Some things in life simply aren’t made to be rushed. Take a bath. Not literally, but as an example. You don’t rush a bath. You don’t load up Desert Island Discs and get a few bubbles going for something that you’re in and out of in five minutes. It’s a process. A process of enjoyment. Cleanliness is secondary. Some restaurants are also like this. They’re places you visit for unrushed enjoyment first and foremost. Sustenance comes a close second. Peckham Bazaar is one of these restaurants.
Mood and food are the order of the day here, specifically in that order. This is what a parent or family friend would call ‘a lovely little place’, because that’s what it is. Picture it: the corner of a residential street, a shabby red phone box out front, an ivy-covered front porch, the smells of grilled octopus and lamb adanas coming from their charcoal grill. If Richard Curtis was Mediterranean, and did restaurants, it would probably look like this. There’s nothing hectic about this place. No big groups here for a loud meal. No shouting chefs. No lurking, water-filling, gremlin servers. Everyone here lives and works as if they’ve only ever lived and worked in candlelight. It’s considered, comfortable, and never rushed. And it’s the same for the food.
The menu jumps, or rather strolls, from a familiar ingredient to complete unknown on every dish. This makes Peckham Bazaar a place for sometimes exciting eating. Covering a tiger prawn in a mystery, delicious, tomato-y sauce. Or mopping up chickpea tagine underneath the (excellent) grilled quail, wondering what on earth is going on in there. It’s like being cosy on the sofa at home before getting a certain type of text that sparks a bit of adrenaline into you. But not all of the food gets the heart racing here. A lot of the vegetarian options are in danger of falling into a bracket that we’re calling ‘feta and friends’. And while a stuffed pepper tastes decent enough, we can’t help but feel like we’ve seen this on many a dinner party menu when there’s one vegetarian invited.
Nonetheless, for a restaurant that’s so laid back it’s almost horizontal - thank you, GCSE geography teacher - Peckham Bazaar is pretty good at what it does. Yes it’s a little slow, so don’t expect to come here for an hour long dinner. This is a kick back and relax kind of restaurant. They’re not going to rush you, so why should you rush them?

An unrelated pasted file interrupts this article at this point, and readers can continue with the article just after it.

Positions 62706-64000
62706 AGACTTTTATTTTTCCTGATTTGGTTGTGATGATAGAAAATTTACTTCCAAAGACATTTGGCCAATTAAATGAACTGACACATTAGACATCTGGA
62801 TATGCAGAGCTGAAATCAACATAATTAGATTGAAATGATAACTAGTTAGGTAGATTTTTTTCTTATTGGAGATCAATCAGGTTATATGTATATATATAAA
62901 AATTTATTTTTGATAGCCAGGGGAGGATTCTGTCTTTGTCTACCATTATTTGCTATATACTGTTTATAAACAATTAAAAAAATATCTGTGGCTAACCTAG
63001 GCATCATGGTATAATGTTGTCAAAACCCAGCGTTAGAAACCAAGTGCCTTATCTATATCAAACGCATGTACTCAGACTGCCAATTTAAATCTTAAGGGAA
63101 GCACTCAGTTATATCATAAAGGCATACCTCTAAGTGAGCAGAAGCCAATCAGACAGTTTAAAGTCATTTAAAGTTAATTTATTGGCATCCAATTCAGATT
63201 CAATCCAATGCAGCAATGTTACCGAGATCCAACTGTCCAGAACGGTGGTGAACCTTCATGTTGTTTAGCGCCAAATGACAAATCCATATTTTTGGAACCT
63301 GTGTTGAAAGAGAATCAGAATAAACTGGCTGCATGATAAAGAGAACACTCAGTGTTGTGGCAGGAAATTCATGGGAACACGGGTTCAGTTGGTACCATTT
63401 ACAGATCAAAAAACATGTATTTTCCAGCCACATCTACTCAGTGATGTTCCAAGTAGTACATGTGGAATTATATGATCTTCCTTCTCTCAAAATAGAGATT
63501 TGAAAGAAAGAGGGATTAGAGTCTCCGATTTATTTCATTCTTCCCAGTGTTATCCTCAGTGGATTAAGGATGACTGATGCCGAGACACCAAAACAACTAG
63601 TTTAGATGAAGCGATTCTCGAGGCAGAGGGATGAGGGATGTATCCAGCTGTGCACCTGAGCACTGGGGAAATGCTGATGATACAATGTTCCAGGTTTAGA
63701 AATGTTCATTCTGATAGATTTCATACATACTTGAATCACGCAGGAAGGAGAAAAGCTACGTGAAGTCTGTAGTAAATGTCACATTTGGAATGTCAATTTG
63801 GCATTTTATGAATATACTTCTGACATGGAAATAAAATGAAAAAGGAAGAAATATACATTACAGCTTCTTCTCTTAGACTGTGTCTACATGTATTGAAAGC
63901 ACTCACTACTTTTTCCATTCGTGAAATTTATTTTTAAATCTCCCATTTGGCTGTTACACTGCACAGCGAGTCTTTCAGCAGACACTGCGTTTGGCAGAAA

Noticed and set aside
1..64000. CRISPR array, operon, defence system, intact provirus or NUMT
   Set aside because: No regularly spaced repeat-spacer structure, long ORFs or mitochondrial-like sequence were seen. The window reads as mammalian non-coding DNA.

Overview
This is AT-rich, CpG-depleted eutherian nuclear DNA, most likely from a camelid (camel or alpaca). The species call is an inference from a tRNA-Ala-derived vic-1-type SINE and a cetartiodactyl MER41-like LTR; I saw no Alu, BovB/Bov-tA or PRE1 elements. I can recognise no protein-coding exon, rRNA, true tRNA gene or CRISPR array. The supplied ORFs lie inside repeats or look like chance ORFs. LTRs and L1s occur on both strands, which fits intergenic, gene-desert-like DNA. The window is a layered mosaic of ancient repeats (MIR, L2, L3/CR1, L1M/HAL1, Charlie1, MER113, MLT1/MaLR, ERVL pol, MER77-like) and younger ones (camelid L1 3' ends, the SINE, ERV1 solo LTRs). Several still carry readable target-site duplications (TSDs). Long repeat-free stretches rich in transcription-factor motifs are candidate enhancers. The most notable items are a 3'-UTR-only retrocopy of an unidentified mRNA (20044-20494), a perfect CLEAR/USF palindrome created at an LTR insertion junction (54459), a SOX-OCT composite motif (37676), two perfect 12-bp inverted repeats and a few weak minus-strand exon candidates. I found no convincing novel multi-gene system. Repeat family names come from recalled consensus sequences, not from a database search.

A tasty and classic combination with the added addition of skordalia (mashed up potato and garlic). We approve.
A nice enough dish but a little bland when eaten next to the feta.
The kind of thing you usually eat wearing shorts, half-cut, talking about the advantages of a midnight swim. Delicious.
The kind of thing you’d really, really like to be able to make at home. Just a couple of meatballs on a pepper paste, few potatoes thrown in. Easy right? Not even.
Everything here sits, or lays, or maybe lounges, on an absolutely delicious sauce-type thing. This prawn is no different. We only wished there was more.
Disappointing compared to everything else. These are similar to gnocchi, but nowhere near as good as gnocchi or similar things we’ve had before.
Quail isn’t really a sharing dish. It’s not big enough. Between two, sure. No more. Also, this quail is too nice to share. Don’t touch our quail. It’s ours. Shoutout to this banging tagine as well.
Another white linen trousers dish. It’s so holiday you can almost feel your anger at hearing another English voice in the restaurant. The giant couscous and mussels is especially lovely.
Not all that. We say skip the beef and double up on the octopus or quail.